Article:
Ingeborg i Mjärhult

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Ingeborg Danielsdotter i Mjärhult, (1665 – 23 July 1749) was a Swedish natural healer, medicine woman, herbalist, natural philosopher, soothsayer and spiritual visionary. She was one of the most famous of the many so-called Cunning folk of her time in her country's history.

Life[edit]

Ingeborg was active in Virestad in the parish of Kronoberg in Småland in the first half of the 18th century. She was the daughter of the peasant Daniel i Uthövdan and she married Måns Gudmundsson i Mjärhult, with whom she had four children. She was sought after for medical care at a young age, and became a so-called "wise old woman" when she was in fact still young, and she became famous after she became a widow in 1716.

Her view was that the nature spirits of folklore were in fact the fallen angels of Lucifer. She taught that humans consisted of two beings; the human above the earth, who walked with her feet above the earth, and the human of the underworld. These two beings walked adjoining each other, with the soles of their feet against each other, above and below the surface of the earth. She had been inspired to this belief by seeing animals looking down upon their reflection on the surface of the lakes. When someone became ill, she claimed, it was because the underworld part of that person, the antipode, had collided with some of the spirits of the earth.

It was said that she could tell what sickness a person had, simply by handling a piece of that person's clothing. She then revealed exactly what spirit the sick person had disturbed and recommended that he or she apologize and offer milk to the spirit, to a stone or something similar. She specialized in epilepsy.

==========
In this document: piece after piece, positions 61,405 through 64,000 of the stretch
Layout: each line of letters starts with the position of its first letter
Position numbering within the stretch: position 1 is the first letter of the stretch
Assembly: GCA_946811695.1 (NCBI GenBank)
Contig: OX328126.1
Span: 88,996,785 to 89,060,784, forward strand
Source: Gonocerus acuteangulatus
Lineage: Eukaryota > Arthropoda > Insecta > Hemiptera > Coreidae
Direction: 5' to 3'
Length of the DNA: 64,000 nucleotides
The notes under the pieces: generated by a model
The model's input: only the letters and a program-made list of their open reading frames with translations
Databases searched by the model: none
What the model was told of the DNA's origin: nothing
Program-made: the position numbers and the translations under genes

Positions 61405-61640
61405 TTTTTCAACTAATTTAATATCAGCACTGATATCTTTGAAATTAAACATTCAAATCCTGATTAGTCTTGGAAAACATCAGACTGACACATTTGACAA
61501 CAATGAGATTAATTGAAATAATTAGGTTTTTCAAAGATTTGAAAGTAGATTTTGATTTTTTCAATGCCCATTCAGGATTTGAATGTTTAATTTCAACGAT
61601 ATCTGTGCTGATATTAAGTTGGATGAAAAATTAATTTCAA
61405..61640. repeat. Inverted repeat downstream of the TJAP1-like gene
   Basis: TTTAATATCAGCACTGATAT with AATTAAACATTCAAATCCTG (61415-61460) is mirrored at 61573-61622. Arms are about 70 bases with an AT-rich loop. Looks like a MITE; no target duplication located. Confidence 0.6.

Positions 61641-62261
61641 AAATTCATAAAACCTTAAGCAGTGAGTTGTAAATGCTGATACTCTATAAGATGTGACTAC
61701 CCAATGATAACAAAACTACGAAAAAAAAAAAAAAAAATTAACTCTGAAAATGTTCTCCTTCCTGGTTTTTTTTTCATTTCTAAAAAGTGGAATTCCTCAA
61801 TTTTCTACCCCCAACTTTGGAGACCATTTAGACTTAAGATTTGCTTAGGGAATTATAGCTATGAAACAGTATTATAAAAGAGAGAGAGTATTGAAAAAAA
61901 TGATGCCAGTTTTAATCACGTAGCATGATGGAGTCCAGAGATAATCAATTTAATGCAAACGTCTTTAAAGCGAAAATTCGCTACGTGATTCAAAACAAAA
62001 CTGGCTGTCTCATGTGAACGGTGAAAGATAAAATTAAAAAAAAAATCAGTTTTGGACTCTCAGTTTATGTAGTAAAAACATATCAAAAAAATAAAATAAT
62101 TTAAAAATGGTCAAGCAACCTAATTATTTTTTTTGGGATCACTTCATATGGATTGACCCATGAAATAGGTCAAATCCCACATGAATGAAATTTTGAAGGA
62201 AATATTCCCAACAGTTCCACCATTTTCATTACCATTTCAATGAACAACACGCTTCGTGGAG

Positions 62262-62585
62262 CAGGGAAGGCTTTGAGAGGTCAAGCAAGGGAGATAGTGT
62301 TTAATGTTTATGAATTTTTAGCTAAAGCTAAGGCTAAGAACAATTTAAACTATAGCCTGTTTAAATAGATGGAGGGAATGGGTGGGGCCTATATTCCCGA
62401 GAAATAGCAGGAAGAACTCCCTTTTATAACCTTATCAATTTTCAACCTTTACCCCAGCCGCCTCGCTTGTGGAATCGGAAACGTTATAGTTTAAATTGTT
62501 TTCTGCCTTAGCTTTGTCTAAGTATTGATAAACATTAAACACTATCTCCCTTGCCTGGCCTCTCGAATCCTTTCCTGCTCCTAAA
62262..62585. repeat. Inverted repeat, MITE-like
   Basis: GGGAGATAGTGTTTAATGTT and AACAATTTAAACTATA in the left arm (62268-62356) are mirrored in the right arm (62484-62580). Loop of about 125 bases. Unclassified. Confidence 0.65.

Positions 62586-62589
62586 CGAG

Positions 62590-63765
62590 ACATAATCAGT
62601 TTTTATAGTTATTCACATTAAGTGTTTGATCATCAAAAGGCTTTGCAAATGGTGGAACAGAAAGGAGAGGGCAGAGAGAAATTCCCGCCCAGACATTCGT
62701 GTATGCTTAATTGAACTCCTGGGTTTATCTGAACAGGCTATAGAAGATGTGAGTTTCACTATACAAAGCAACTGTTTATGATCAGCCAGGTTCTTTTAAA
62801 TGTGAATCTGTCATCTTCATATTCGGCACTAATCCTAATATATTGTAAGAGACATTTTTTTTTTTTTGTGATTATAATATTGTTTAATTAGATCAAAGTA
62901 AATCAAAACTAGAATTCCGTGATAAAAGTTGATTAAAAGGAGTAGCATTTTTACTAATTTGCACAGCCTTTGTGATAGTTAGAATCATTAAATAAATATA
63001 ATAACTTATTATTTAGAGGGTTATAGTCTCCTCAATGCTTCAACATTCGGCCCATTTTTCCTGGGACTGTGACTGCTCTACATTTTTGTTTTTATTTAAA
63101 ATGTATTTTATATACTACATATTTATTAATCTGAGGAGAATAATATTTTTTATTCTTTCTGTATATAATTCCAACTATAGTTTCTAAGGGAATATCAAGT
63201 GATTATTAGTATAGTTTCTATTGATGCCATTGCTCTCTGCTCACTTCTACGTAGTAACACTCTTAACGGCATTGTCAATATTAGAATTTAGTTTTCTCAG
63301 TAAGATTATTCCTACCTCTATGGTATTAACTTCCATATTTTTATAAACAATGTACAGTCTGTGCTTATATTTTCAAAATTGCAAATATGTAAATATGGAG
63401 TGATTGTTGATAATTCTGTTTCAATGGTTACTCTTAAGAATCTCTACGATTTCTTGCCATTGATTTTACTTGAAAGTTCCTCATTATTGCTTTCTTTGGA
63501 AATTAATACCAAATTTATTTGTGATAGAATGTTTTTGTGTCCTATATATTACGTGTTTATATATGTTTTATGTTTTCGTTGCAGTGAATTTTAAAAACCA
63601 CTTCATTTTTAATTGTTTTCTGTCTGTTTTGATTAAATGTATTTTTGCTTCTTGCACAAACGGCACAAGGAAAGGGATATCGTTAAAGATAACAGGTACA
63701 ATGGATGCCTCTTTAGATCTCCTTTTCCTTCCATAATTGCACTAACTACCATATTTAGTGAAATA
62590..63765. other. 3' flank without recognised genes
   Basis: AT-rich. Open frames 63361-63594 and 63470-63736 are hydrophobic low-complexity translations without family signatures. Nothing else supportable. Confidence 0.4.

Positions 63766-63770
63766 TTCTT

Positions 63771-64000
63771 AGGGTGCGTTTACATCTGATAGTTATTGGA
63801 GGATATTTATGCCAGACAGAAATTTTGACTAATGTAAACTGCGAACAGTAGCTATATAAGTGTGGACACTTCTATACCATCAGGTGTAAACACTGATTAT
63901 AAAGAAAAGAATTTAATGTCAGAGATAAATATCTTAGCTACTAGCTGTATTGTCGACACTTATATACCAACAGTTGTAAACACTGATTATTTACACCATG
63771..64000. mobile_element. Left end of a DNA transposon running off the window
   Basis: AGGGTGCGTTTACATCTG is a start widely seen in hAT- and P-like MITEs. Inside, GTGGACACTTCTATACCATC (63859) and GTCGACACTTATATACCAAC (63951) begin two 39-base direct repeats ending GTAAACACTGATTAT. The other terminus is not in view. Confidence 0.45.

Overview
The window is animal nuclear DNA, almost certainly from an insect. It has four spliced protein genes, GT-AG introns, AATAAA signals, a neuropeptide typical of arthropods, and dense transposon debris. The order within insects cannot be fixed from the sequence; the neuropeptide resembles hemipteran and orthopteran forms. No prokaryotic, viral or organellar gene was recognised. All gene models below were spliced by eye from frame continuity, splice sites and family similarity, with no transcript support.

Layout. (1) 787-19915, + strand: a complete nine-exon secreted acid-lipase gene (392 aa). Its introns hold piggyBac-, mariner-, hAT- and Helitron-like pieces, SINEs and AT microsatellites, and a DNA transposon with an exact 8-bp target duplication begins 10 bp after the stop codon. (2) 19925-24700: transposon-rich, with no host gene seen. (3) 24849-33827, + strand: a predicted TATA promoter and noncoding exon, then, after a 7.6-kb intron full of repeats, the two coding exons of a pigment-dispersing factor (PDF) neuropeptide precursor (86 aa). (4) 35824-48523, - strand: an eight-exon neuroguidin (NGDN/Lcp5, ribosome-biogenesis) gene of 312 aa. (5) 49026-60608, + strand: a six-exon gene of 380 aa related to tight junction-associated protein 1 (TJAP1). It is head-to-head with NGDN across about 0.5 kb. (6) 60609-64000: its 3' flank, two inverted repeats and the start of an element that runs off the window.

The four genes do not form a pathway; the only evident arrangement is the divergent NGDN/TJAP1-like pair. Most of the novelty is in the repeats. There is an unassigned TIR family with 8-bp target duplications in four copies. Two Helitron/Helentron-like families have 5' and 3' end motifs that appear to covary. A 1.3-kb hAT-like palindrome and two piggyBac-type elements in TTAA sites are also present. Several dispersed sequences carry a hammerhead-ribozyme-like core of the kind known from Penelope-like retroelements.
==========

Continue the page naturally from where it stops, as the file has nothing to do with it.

Ingeborg was often questioned by the authorities, but she always defended herself by saying that she did not harm anyone. In 1740, the bishop of Växjö brought her in for questioning and lectured her for her "superstition". He ordered people to stop seeking her help. Ingeborg responded that she only used bandages prepared with herbs plucked at midsummer moon, as she had learned from her mother, and that she did not harm anyone. The people ignored the bishop's order.

The harassment from the church only increased her reputation. She was very popular and her reputation spread throughout the country; in 1741, Carl von Linné described how people from all over the country came to her for help and guidance;

"The wise woman Ingeborg i Miärhult and Wirestad was sought over from all over the country as an oracle and had a greater name than many a doctor who had learned and practiced medicine all his life... She had a daily business with the common people from all over the country who trusted her."

Ingeborg spent her last four years in her son Håkan Månsson's cottage and died at the age of 84 in 1749.

Many such medicine women were known, especially in the 18th century, who were reputable and sought after by people from across the country. One such woman was Brita Biörn, who came from a long line of medicine women and who only became more famous and popular after having been punished by the church for "Superstition" in 1722 and 1737; another was Brigitta Andersdotter 16th century, who was often hired by queen Margareta Leijonhufvud. Many, but far from all of them, mixed their medicinal practice with spiritualism, as Ingeborg did.

See also[edit]

References[edit]

Literature[edit]

  • Wilhelmina Stålberg, Anteckningar om svenska qvinnor (Notes on Swedish women)